The United Nations Industrial Development Organization (UNIDO) will launch its Industrial Development Report 2011 (IDR), Industrial energy efficiency for sustainable wealth creation: capturing environmental, economic and social dividends at ODI in London on 27 March. The report contains a remarkable quantity of good news.
- Trends in industrial energy intensity show a marked decline, with 62 countries contributing to a 22.3% reduction overall between 1995 and 2008 (equivalent to an annual average of 1.9%). Both technological and structural factors contributed. Technological change occurs through changes in the product mix of each manufacturing sector, adoption of more energy efficient technologies, optimization of production systems and application of energy-efficient organizational practices. Structural change reflects changes in the contribution of each sector, including shifts from or towards energy-intensive industries. Technological change is predominant in low-income countries, and structural change in high-income countries;
- There is a correlation between GDP and energy intensity - the richest countries generally show the lowest energy intensity;
- There is still huge untapped potential in energy efficiency. Using a current-policies scenario, the International Energy Authority (IEA) estimates a 28% reduction in energy intensity by 2035, or savings of around 6.5 Gtoe (giga tonnes of oil equivalent) in primary energy consumption. Energy efficiency provides a triple dividend in terms of environmental benefits: 1) reductions in emissions, depletion of natural resources and alterations of landscape, as well as biodiversity loss; 2) economic benefits as a result of the profitability of energy-efficiency investments; and 3) social dividends through opportunities for redistribution policies and investments for social goals.
- Investments can be profitable even in developing countries, through industrial technological change aimed at increasing productivity and environmental technological change aimed at saving energy (Cantore 2011 – ODI background materials for the IDR).
These conclusions from the IDR are in line with those of the World Development Report 2010(WDR) and a McKinsey study, both of which suggest that energy efficiency will be a key emissions reduction option if we are to achieve ambitious targets, and that technological progress is essential in the fight against climate change. According to these sources, by 2030 energy savings could outweigh upfront investments, with an abatement potential of around 11 GtCO2 eq (giga tones of CO2 equivalent) per year.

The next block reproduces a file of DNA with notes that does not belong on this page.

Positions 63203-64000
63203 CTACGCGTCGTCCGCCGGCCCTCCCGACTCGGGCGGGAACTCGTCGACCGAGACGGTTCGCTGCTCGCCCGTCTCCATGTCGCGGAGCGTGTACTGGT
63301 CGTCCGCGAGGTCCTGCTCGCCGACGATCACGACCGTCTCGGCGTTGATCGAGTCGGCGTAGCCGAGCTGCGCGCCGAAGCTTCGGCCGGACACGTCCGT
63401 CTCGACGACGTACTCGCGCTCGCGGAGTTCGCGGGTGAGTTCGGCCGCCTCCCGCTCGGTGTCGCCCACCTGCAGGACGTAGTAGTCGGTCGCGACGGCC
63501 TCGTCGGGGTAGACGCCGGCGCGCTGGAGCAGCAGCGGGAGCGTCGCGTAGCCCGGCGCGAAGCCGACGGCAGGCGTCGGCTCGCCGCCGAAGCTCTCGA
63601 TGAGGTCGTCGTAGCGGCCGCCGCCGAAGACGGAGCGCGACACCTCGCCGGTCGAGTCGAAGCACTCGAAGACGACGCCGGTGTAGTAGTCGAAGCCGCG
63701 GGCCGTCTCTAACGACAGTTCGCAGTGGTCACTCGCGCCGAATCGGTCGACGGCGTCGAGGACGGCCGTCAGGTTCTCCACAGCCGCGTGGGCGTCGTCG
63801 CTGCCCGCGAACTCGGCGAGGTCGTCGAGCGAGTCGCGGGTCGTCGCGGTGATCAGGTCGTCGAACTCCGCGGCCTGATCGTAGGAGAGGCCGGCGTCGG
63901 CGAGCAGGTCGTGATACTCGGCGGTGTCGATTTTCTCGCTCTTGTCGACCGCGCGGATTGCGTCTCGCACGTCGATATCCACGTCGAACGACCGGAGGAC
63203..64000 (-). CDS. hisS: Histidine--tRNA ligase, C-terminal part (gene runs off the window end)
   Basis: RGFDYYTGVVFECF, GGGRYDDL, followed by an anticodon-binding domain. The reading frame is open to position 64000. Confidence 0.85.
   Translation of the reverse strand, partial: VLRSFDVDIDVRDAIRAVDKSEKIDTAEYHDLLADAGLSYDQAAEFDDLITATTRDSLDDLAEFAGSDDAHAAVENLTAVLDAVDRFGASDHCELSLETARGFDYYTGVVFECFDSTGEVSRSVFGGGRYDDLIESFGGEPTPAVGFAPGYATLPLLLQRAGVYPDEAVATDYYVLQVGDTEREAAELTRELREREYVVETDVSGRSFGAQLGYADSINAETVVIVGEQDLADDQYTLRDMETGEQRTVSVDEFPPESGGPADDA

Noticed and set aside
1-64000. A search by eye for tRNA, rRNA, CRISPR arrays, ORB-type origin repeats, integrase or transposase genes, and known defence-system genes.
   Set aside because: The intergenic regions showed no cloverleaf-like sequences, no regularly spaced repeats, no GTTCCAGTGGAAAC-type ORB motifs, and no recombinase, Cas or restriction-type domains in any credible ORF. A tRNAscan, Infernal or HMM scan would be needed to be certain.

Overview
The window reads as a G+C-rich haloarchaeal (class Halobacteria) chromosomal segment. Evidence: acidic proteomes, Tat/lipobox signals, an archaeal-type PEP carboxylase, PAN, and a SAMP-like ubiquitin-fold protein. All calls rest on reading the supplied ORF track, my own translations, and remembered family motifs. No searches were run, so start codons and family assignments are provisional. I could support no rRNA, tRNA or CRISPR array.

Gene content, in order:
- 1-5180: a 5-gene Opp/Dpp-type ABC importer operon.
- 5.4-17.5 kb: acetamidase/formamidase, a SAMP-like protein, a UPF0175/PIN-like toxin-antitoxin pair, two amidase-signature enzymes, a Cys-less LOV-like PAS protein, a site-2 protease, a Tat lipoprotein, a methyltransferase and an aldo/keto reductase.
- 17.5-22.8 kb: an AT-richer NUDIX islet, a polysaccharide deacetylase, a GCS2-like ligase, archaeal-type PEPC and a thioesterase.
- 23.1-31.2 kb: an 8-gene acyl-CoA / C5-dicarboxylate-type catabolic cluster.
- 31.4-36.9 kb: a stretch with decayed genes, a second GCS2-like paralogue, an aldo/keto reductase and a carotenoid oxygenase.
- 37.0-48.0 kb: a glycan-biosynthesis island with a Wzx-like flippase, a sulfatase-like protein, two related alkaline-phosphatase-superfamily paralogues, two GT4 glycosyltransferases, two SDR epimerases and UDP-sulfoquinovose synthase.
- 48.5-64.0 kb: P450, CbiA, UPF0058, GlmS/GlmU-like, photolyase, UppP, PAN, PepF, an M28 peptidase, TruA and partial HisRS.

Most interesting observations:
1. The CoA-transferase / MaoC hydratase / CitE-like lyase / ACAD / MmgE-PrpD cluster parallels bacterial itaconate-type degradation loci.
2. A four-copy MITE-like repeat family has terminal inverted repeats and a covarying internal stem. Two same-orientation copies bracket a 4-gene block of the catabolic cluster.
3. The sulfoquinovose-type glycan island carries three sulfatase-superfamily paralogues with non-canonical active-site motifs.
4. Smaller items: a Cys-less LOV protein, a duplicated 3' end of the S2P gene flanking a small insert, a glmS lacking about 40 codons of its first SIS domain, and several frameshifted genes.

I recently came across the blog written by the biologist Brian Czech dealing with the conflict between economic growth and environmental protection. According to Czech, ‘… no matter how much invention and innovation, you can’t make something from nothing and you can’t get perpetually more efficient’. Czech in a previous paper pointed out that while the conflict between economic growth and technological progress may be lessened, it will never be reconciled.
In my opinion, Czech underestimates the economic potential of technological change – the IDR shows that innovation for economic versus environmental purposes need not be in conflict, as energy efficiency may be profitable. On the other hand, the economics point of view within the IDR, WDR and McKinsey study underestimate the theories of Gerogescu-Roegen, father of environmental science, which remind us that there are limits to technical efficiency determined by the laws of nature and the relationships within ecosystems.
Interestingly, despite these differences, Czech and the IDR lead to similar conclusions. Czech claims: ‘… the fundamental conflict between economic growth and biodiversity conservation may be lessened with technologies that increase technical efficiency, but this type of technological progress requires policy goals and tools that are conducive to increasing technical efficiency.’ The IDR claims: ‘The first steps are establishing quantified and achievable efficiency targets, benchmarking the performance of different sectors and identifying opportunities to improve energy efficiency. Once realistic and measurable targets are set, legislation and negotiated agreements can ensure their achievement.’
The IDR identifies possible measures to achieve an industrial-energy reduction target of 3.4% per year by 2030, such as laws and regulations against the least efficient equipment and practices, agreements between government and industry, awareness campaigns, support for innovation and new technology and market-based instruments such as carbon taxes.
Whatever our attitude towards technological progress – optimistic or pessimistic – political willingness to promote energy efficiency and remove barriers to the adoption of environmentally friendly technological innovation is essential for environmental protection and to fight climate change. There is a long way to go to make green technological change and energy-efficiency improvements happen in practice, however.